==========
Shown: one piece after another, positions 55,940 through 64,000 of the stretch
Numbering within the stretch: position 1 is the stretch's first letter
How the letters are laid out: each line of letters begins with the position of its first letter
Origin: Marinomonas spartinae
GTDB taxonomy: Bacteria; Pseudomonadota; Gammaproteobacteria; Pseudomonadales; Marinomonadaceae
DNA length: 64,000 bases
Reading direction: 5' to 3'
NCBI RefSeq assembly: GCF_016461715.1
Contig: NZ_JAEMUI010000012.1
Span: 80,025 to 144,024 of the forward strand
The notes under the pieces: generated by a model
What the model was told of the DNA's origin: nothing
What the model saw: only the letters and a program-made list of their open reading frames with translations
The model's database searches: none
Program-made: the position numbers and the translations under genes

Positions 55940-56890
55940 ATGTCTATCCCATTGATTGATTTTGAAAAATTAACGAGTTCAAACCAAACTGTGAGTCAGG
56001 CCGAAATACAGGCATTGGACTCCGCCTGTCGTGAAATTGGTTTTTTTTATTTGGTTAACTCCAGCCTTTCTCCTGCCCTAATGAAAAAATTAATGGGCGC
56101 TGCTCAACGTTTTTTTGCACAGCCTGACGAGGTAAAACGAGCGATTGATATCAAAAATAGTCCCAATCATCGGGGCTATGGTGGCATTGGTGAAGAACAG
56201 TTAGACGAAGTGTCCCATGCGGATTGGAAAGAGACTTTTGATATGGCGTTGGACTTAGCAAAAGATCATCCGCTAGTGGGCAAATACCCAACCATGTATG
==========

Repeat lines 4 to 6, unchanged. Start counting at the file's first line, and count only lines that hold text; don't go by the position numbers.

Origin: Marinomonas spartinae
GTDB taxonomy: Bacteria; Pseudomonadota; Gammaproteobacteria; Pseudomonadales; Marinomonadaceae
DNA length: 64,000 bases